First, the overall shape and fundamental left/right division of the design is based on the classic optical illusion of an inverted book page, with its spread of “pages” alternately projecting inward and outward. We’re intending to adopt this as an emblem for that aforementioned Serving Library. Then, the relative scale of the composition’s various elements and relations between them were directly determined by the limited availability of metal type in the workshop.

Parallel to this point, the two columns of text are conceived as interchangeable paragraphs on distilling and publishing, expediently based on the same textual template. This meant we could rst print the left-hand side, quickly switch out certain words and clauses, then shift the frame across and print the right-hand one. And finally, a few other bits of auxiliary information, including some auspiciously allusive words like “proof” and the aformentioned “tincture” are placed as logically as possible in the surrounding space.

However, when our assembled metal type was finally arranged in the frame and ready to print after a couple of days’ tinkering, we were unable to get an even impression of ink. In turned out that the type had become too degraded and irregular to produce a relief even enough to yield a reasonably legible print. After wasting another day or so trying to improve the situation, it dawned on us to just roll with the failure and instead print it “blind,” meaning without ink; to emboss the paper rather than mark it, and so literally leave the ghost of an impression.

For want of a more watertight term, we’ve been calling the form a “blind proof,” and as you’ve seen we’ve since made a more regularly legible black-on-white version so it can be rendered in printed or pixels (it wouldn’t be much of an advert otherwise!) It’s already scheduled to appear in a few books and magazines in the next couple of months to hopefully serve is first purpose — to announce the availability of shares in our modest co-op.

Let’s see.


And the new value is a certain intensity of feeling?

It sounds very kitsch, but it’s true.

The idea of an “intensity of feeling” is clear to me in terms of both publishing and distilling, but less obvious in the more general terms of ownership we’ve been discussing. It’s interesting to consider the idea of “owning things” as fundamental to both capitalism and your farming existence, even though I suppose we’re implying they’re opposites. Perhaps it’s the difference between the hollowness of gratification and richness of responsibility ... that you’re distilling the good parts of the idea of ownership. That’s pushing it a bit, but you understand what I mean.

Yes, again it’s to do with taking care of things. I’ve never really spoken about this with anyone before, but sometimes I need two hours in the evening to just walk around and look at everything. And though I’ve seen it many times, it’s nothing to do with pride, it’s simply about watching, looking properly ... what happens over here, what happens over there ... those plants are dying now, those plants are growing ... the tiles have come off the roof here ... just checking the status of things. It’s almost embarrassing to describe it, but that’s what happens; it’s a strange level.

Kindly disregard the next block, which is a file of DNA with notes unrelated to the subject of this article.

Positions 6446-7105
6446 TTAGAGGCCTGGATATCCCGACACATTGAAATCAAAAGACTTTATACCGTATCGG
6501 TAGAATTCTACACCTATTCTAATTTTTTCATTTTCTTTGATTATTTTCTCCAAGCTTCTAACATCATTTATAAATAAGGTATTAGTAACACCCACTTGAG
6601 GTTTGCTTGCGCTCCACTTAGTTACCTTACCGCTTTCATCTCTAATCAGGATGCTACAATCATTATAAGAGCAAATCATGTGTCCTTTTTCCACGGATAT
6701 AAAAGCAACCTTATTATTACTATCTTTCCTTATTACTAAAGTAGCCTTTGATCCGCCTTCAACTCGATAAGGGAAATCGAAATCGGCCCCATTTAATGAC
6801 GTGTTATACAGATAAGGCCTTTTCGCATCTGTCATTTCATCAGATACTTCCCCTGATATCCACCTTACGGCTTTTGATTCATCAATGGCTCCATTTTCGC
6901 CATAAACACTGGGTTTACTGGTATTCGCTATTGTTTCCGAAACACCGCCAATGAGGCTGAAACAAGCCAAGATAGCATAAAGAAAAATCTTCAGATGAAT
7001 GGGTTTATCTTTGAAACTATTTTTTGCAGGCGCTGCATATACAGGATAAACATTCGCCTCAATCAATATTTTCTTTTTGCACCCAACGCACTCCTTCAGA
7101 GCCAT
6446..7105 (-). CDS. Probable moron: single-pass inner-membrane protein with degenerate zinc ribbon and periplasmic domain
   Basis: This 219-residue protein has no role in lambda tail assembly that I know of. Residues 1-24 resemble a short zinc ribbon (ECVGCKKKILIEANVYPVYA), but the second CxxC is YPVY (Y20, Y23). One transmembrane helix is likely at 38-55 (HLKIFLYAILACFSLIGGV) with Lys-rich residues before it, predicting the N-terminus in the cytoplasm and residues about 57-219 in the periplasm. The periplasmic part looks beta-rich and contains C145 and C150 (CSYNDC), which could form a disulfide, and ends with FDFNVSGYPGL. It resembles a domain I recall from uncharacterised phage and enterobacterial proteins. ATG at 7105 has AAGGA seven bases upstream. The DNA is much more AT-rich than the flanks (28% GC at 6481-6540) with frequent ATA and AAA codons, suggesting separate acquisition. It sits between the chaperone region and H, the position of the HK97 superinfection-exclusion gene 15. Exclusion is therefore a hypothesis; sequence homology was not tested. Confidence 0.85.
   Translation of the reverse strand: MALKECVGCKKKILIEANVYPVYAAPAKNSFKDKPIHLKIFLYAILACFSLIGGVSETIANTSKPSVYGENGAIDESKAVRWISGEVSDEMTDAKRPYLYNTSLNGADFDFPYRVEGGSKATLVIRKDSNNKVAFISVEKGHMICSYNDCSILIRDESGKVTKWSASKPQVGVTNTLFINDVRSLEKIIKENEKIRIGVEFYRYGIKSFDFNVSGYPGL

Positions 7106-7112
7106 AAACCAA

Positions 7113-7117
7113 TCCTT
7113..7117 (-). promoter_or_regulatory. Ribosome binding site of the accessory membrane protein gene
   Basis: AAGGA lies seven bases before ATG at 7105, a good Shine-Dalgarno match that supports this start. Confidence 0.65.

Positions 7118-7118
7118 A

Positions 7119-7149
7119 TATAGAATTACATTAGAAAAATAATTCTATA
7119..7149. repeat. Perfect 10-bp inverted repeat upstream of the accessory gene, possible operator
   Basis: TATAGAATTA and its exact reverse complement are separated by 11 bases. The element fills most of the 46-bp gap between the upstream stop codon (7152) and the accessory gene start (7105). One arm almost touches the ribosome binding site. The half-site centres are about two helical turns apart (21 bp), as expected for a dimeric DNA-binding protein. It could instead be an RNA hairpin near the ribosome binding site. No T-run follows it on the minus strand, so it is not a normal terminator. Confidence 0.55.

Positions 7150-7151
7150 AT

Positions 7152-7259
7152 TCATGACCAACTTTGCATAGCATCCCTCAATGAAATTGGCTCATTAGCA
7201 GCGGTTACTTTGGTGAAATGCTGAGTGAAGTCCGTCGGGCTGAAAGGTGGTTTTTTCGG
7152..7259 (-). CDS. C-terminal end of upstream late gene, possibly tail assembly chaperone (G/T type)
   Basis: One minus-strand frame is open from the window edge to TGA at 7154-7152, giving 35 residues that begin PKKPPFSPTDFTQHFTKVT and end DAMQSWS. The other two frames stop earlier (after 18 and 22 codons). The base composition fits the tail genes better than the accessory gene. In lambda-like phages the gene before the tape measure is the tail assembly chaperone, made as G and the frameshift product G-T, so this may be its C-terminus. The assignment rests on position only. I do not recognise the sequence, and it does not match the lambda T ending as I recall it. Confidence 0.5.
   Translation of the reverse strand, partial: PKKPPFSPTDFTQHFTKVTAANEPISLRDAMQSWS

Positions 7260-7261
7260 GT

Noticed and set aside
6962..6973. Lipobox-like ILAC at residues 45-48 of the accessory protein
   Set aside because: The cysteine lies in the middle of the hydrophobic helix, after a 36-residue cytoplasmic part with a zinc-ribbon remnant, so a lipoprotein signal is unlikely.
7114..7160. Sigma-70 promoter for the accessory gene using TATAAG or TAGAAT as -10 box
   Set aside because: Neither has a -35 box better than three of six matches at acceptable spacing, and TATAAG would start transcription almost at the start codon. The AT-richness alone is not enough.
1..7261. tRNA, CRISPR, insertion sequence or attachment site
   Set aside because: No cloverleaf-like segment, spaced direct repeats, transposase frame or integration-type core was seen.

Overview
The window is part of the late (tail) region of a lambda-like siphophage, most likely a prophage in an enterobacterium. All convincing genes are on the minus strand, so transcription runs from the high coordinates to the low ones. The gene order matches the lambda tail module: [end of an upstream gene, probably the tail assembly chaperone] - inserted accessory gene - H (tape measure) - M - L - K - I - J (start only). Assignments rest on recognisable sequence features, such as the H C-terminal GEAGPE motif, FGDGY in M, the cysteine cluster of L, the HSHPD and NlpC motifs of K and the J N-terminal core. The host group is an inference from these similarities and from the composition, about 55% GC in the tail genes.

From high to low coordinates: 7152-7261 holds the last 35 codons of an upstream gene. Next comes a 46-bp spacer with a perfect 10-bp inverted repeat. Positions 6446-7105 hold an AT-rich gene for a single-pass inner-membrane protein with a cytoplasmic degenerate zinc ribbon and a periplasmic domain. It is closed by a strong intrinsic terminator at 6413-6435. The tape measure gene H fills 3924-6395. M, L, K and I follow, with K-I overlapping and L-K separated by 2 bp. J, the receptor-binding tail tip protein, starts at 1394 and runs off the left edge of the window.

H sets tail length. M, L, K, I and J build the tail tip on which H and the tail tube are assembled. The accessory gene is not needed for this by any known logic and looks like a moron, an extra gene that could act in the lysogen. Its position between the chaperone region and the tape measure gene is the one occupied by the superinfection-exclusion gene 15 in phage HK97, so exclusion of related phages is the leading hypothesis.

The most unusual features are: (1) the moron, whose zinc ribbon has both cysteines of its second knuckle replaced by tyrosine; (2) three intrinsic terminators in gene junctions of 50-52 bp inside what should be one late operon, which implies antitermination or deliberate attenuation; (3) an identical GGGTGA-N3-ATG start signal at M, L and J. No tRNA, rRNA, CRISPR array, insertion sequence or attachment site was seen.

Any last thoughts before we start on the absinthe?

Maybe I should just say that, in view of what you’re interested in here ― the change from publishing books
to publishing alcohol — I have to confess that my involvement has also changed my idea of what design and designing is, and that’s also precisely in terms of thinking about it less as a surface, and more toward the notion of changing material from one form to another. By the end of Revolver I could maybe understand the idea of designing being an act of transformation, of translation, of transposition, but now I understand it more clearly — more transparently — through observing the tangible changes from plants and fruit to other forms.

High (end) spirits

The costs were assembled and listed on the prospectus opposite, with the price of a single share calculated in line with the logic of a not-for-pro t cooperative production, i.e. each individual investor would receive a percentage of the total yield of the eventual product in direct proportion to the percentage of the overall budget they contributed. The system eschews any profit margin in favour of a 1:1 equivalence of investment and return.

The “quantity of the eventual product” is necessarily ambiguous at the time of writing as it’s impossible to account for the exact output of any particular batch of whisky due to the phenomenon of the “angel’s share”— that lovely name for the unpredictable amount of liquid that evaporates or leaks as the whisky matures in the barrel. That said, it’s easy enough to guestimate the maximum loss, and cursory calculations suggest an approximate minimum of two 750 ml bottles per share.

Over the following year the blind proof and this accompanying prospectus circulated in various contexts as and when opportunities arose. Framed versions of the original embossed “print” were variously exhibited, while the black-on-white PDF version did the rounds as an advert in a number of publications. Word of mouth helped a lot too, of course. In the meantime, Christoph was busted for illegal overproduction and issued a six-month ban, but used the opportunity to rebuild the distillery from scratch. Distillation of the Black Whisky was postponed until the Spring of 2011, by which time all the shares had been sold, the run of embossed certificates distributed, and a new state-of-the-art still installed on the farm.